Director/Producer – Lindsay Shonteff, Screenplay – George Barclay & Lance Z. Hargreaves, Based on the Short Story by Frederick Escreet Smith, Photography (b&w) – Gerald Gibbs, Art Direction – Stan Shields. Production Company – Galaworld
Bryant Haliday (The Great Vorelli), William Sylvester (Mark English), Yvonne Romain (Marianne Horne), Sandra Dorne (Magda Cardenas), Karel Stepanek (Dr Heller), Alan Gifford (Bob Garrett)
Journalist Mark English wants to do an expose of the hypnotist and ventriloquist The Great Vorelli. He sends his date Marianne Horne to act as a volunteer in Vorelli’s act but Vorelli instead places Marianne under his hypnotic control. English realises that Vorelli is trying to make Marianne marry him and is then intending to kill her so that he can obtain her inheritance. His investigations lead him to believe that Vorelli’s ventriloquist’s dummy Hugo may actually be alive and contain the murdered soul of his former stage partner.
The theme of the ventriloquist and his living dummy is a hoary old subject where all surprises have all been mapped out with considerable familiarity on screen before in the likes of The Great Gabbo (1929), the classic British horror anthology Dead of Night (1945), various episodes of The Twilight Zone (1959-63), Richard Attenborough’s Magic (1978), Dead Silence (2007), and other possessed doll variants such as Black Devil Doll from Hell (1984), Annabelle (2014), Goosebumps (2015) and Child’s Play (1988) and sequels.
Devil Doll – which should not be confused with The Devil-Doll (1936), which had Lionel Barrymore in drag shrinking people to doll size – is one of the more effective variants on the theme. The film is aided immensely by a darkly charismatic performance from Bryant Haliday who plays with a cold arrogance that seems to have been closely modelled on Christopher Lee. The opening moments with Haliday forcing a hypnotised subject to believe he is being held at gunpoint by soldiers contains quite a sadistic charge. Best of all are the battles of wills between Haliday and Hugo, which contain some great psychological tension, especially the scenes where Hugo starts sinisterly picking up knives. Particularly good is the scene where Hugo appears in William Sylvester’s room crying “Help me”.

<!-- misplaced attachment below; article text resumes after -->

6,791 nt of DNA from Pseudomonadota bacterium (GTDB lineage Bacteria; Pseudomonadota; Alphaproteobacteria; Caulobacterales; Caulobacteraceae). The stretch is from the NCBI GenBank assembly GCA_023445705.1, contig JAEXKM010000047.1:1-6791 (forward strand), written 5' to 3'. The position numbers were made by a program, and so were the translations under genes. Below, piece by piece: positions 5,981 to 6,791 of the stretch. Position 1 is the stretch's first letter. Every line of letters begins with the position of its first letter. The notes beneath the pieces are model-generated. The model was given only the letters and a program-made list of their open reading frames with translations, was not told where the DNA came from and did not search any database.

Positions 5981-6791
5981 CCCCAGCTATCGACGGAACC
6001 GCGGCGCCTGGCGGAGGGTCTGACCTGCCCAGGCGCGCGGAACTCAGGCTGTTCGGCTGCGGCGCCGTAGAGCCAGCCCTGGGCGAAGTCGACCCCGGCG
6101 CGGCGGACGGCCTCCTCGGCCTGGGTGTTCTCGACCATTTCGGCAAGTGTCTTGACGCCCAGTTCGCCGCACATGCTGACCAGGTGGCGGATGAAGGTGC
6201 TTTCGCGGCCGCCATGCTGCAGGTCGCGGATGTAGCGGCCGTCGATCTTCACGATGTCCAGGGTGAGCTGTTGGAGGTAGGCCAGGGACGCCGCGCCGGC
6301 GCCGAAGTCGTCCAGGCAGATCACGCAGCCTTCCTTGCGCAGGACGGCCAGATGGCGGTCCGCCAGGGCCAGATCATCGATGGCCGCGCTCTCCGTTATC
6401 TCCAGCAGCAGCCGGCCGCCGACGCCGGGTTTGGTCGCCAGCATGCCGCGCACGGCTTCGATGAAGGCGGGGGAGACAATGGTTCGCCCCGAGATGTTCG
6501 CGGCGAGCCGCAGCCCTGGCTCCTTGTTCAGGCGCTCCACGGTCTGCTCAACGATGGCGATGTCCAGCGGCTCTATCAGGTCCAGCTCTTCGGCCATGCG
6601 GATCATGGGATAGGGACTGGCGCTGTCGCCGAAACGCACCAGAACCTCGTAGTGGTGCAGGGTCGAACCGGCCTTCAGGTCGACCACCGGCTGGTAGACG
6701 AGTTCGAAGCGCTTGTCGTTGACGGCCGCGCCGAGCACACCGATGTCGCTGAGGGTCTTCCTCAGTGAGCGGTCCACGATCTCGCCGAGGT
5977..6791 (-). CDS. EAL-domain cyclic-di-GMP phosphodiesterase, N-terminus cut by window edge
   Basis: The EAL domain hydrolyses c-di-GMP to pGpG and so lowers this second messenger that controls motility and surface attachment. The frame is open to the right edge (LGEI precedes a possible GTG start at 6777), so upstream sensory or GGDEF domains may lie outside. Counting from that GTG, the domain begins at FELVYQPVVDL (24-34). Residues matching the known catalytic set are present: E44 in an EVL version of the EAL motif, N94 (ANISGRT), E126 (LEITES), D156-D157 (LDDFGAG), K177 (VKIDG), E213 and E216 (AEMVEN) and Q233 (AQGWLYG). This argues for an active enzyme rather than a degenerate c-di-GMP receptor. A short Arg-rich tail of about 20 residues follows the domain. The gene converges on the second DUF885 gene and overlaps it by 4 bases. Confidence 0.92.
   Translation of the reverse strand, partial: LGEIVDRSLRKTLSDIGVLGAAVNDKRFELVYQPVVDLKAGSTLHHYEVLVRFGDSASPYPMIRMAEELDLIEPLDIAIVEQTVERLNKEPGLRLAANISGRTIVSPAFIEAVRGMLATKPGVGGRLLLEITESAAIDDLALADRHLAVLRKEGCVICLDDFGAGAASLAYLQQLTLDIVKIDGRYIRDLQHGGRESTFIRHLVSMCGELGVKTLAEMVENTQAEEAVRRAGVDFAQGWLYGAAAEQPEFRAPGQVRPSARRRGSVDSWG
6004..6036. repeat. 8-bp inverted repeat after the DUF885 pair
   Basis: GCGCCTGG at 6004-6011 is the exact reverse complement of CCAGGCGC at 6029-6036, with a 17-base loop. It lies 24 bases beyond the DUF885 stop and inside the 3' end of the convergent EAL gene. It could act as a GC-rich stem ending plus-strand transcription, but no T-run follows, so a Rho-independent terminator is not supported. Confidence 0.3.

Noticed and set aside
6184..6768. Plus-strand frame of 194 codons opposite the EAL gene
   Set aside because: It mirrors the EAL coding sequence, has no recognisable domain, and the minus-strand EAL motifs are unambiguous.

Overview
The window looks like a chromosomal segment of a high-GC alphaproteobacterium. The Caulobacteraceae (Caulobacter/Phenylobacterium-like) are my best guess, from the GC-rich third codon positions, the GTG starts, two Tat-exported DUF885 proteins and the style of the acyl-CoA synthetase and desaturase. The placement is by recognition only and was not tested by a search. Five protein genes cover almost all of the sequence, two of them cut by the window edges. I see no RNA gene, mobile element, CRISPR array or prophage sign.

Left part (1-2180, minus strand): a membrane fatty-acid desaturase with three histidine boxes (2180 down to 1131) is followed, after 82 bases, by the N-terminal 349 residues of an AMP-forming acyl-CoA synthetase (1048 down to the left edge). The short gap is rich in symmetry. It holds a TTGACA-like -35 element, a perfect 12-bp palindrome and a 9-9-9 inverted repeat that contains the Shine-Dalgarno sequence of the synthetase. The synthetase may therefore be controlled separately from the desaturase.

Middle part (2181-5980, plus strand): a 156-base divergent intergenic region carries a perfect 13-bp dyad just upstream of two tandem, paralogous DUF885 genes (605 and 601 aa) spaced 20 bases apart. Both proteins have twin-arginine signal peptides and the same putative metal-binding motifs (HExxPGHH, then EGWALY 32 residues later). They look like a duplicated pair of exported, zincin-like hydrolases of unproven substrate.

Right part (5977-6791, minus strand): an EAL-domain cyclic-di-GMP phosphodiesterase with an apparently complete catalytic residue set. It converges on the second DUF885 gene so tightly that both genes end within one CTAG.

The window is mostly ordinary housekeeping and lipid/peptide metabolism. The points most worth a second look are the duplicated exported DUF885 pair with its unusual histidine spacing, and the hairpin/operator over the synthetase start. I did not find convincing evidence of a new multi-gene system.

Director Lindsay Shonteff adds a sado-sexual element that was quite a bit more upfront than usual for the film’s time. (Shonteff may have been inspired by Peeping Tom ). Vorelli is into controlling the minds of women – there is a scene where he hypnotises and seduces Yvonne Romain. The camera pans in closeup up women in tights and lingers more than usual on a near-naked Sandra Dorne just before she is killed. The photography is surprisingly raw – the film lacks the shaped look that most of the b&w films of the period do, it appears to have been shot rough. The surprise ending comes as a great shock.
Devil Doll was one of the better efforts of director Lindsay Shonteff was more well known for spy films and thrillers such as Licensed to Kill/The Second Best Secret Agent in the World (1966), Night After Night After Night (1969), Fast Kills (1972), Spy Story (1976), softcore British cheapies like Permissive (1970), The Yes Girls (1971), Harry and the Hookers (1975), and sometimes combinations of the two like The Sex Life of a Female Private Eye (1973) and The Man from S.E.X. (1979). Shonteff’s other ventures into genre material were the drearily routine Curse of Simba/Curse of the Voodoo (1964) and The Million Eyes of Sumuru (1967).